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Book Review: China's next big export: state-sponsored ecocide



May 21, 2015
By Douglas Long

In September 2011, President U Thein Sein ordered the suspension of the Myitsone Dam in Kachin State for the duration of his term in office, which ends later this year.

The announcement came in the midst of an ongoing campaign supported by environmental and civil society groups that focused on the image of the Ayeyarwady as the cultural lifeblood of Myanmar, and that highlighted worries that the dam would destroy downstream fisheries, rice production and livelihoods.

The 6000-megawatt Myitsone project, which would supply electricity to China while displacing about 20,000 people in Kachin, is only part of a series of seven dams on the upper reaches of the Ayeyarwady planned by the China's state-owned Chinese Power Investment Corporation.

The Chinese company has made clear its desire to resume the Myitsone project, but many locals and civil society groups want it cancelled altogether. The issue promises to re-emerge as a major conflict following the end of U Thein Sein's tenure as president.

Whatever the outcome, Myanmar will remain at the mercy of China's insatiable greed for energy, warns Canadian author Michael Buckley in his 2014 book Meltdown in Tibet.

This is due to the negative environmental fallout from rampant dam-building and mining projects in Tibet, which will affect the 2 billion people - in China, Vietnam, Cambodia, Laos, Thailand, Myanmar Bangladesh, India, Nepal, Bhutan and Pakistan - who rely on the 10 major rivers that originate on the Tibetan plateau for drinking, agriculture, fishing and industry.

Among these rivers are Myanmar's Thanlwin (Salween) and Ayeyarwady.

Buckley first visited Tibet in the 1980s as a guidebook writer, and the environmental degradation he witnessed over time prompted him to produce the 40-minute documentary film Meltdown in Tibet (2009), and last year a book of the same name.

The author describes what is happening in Tibet as "ecocide" and contends that China is destroying Tibet "on all fronts".

"The wildlife in Tibet was one of the first casualties of the Chinese occupation. Another casualty was clear-cutting the forests," he says.

Meanwhile, Tibet's glaciers are melting fast, and China is "aggravating the situation" with massive dam-building and mining projects. Buckley's book supplies numerous statistics for a litany of "hydro megaprojects" in China that have already started affecting countries downriver, as well as for projects in the planning stages that will magnify the devastation.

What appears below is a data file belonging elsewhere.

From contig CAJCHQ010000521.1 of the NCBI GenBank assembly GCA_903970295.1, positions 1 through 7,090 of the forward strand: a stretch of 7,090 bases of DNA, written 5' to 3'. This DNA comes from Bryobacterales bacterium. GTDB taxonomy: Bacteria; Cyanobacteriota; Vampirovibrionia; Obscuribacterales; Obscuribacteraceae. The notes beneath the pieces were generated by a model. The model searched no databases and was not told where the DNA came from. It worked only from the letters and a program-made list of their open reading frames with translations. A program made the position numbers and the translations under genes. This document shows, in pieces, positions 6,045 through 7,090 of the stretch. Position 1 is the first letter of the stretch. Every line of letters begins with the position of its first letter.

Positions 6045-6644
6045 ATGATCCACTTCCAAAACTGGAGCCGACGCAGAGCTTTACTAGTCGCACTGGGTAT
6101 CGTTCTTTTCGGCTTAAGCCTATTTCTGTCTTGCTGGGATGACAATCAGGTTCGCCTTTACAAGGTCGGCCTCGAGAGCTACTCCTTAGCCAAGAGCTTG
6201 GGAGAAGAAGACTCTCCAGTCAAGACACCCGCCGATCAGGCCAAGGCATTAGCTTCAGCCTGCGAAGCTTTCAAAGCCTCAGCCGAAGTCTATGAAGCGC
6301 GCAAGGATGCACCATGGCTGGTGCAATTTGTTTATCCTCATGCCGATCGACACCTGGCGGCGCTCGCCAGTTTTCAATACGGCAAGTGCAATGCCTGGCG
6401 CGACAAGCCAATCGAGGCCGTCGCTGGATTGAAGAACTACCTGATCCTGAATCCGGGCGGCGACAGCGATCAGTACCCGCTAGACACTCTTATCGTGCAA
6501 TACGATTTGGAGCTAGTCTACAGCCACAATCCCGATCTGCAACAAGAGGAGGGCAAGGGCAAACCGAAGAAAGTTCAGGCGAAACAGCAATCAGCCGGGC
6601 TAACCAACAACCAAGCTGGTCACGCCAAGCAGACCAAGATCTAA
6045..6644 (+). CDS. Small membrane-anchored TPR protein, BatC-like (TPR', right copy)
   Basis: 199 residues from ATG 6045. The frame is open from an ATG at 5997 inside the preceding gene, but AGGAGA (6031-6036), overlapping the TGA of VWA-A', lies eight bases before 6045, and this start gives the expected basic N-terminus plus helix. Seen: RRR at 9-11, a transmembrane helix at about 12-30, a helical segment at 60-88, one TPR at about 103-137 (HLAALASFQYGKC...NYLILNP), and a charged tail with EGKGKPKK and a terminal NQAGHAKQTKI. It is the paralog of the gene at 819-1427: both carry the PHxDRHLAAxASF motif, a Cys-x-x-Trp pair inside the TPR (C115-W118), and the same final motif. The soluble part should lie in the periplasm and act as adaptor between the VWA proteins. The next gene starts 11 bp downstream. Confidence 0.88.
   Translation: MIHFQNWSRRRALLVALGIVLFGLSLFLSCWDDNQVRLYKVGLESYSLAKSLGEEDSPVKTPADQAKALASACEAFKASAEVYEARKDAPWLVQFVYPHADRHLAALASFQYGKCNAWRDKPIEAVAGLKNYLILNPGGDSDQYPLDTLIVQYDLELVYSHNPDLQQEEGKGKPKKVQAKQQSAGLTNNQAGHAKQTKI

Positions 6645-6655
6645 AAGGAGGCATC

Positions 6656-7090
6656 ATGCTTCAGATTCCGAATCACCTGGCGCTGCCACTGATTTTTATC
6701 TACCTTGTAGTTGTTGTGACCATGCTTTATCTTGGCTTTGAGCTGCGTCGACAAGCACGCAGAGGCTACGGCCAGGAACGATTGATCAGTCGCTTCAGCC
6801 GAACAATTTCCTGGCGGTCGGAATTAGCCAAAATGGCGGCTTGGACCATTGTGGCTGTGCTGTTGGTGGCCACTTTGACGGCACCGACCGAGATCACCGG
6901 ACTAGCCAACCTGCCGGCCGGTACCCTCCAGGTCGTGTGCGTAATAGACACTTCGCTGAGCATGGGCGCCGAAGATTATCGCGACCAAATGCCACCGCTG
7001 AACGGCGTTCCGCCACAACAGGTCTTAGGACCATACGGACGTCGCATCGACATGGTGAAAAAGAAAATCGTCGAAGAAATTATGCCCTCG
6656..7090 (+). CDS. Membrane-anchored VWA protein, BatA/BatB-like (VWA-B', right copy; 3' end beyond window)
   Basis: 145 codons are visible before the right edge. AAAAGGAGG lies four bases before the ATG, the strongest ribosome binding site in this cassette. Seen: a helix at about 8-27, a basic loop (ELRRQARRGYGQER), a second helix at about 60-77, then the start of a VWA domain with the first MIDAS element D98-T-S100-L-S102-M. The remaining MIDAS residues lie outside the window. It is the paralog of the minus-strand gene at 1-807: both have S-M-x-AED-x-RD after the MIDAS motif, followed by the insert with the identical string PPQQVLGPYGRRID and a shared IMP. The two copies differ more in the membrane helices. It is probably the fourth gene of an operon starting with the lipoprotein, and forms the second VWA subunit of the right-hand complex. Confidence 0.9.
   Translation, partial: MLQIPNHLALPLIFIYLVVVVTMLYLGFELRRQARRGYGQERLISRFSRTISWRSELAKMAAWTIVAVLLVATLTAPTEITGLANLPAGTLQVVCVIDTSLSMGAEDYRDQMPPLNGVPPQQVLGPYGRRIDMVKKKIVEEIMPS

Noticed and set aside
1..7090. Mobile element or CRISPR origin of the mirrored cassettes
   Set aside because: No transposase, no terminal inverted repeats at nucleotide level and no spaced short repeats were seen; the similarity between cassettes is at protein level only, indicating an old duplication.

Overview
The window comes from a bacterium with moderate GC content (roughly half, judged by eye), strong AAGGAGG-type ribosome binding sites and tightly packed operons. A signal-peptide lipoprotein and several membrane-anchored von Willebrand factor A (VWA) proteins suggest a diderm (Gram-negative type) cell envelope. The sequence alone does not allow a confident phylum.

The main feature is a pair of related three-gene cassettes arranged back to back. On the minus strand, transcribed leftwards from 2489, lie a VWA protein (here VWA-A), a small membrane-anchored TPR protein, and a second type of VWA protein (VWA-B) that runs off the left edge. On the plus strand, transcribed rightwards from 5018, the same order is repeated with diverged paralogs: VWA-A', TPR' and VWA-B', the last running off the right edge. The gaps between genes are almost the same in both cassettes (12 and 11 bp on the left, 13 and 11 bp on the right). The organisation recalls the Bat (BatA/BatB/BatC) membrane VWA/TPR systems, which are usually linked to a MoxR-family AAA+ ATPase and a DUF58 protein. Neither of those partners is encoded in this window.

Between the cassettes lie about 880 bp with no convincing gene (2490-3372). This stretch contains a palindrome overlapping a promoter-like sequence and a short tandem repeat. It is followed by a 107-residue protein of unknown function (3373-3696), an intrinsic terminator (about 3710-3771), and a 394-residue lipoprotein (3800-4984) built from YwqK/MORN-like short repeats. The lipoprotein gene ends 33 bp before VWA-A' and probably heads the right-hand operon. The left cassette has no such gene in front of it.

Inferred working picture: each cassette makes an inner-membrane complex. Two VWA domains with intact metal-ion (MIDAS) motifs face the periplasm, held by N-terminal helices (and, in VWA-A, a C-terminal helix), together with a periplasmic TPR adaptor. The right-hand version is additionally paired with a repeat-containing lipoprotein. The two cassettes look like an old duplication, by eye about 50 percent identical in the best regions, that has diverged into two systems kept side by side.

"What appears to be just a Tibetan Plateau problem or a Chinese problem is going to become an Asia-wide problem. There are no boundaries when it comes to environmental impact," he writes, warning that as a result of China's policies "Asia will tumble into chaos".

Among the downstream effects of China's frenzy for "progress" will be the destruction of fisheries and the blockage of nutrient-rich silt vital to farming. Without fresh silt, farmers must resort to increased use of expensive, environmentally destructive artificial fertilisers. Another casualty will be mangrove forests.

"Mangroves are your first line of defence against sea-level rise and against cyclones," Buckley said during his appearance at the Irrawaddy Literary Festival in Mandalay in March.

"But mangroves need silt and fresh water to grow. If you put a dam upriver, silt and fresh water are not getting through to the mangroves, and the mangroves will slowly disappear, which leaves you open to disasters along the coast."

This is of particular concern in Bangladesh as well as in Myanmar's Ayeyarwady delta.

Buckley has visited the site of the Myitsone Dam, and in an interview with Mizzima last month he posed two questions concerning the current state of the project: "Why are the Chinese workers still there? Why are the people who lived there not allowed to come back?" He is clearly unconvinced that the dam will ever be officially cancelled.

He is also concerned about the Thanlwin, which he describes as "a virgin river untouched by big dams". But China aims to nullify this idyllic state of affairs with plans for five major hydropower projects.

"If they build the five dams that are planned, it means [Myanmar's] water flow can be controlled by China at any point," Buckley said.

"China will say, ‘We're solving your flooding problems.' But most downstream countries want the flooding because they need it for rice and fishing. It's an annual cycle. So the Chinese dams do not solve the problem, they only create other problems. By the time they put all those dams up, they're going to ruin the river and affect the people who depend on the river."

Buckley said that in supporting the construction of dams on the Ayeyarwady and the Thanlwin, Myanmar would be sacrificing its own people and environment for the sake of greed.

"But who can stop China? Nobody can stop China because they're too entangled in economic relations and nobody wants to upset the Chinese government. So they're getting away with this," he said. "It's insane what China is doing."

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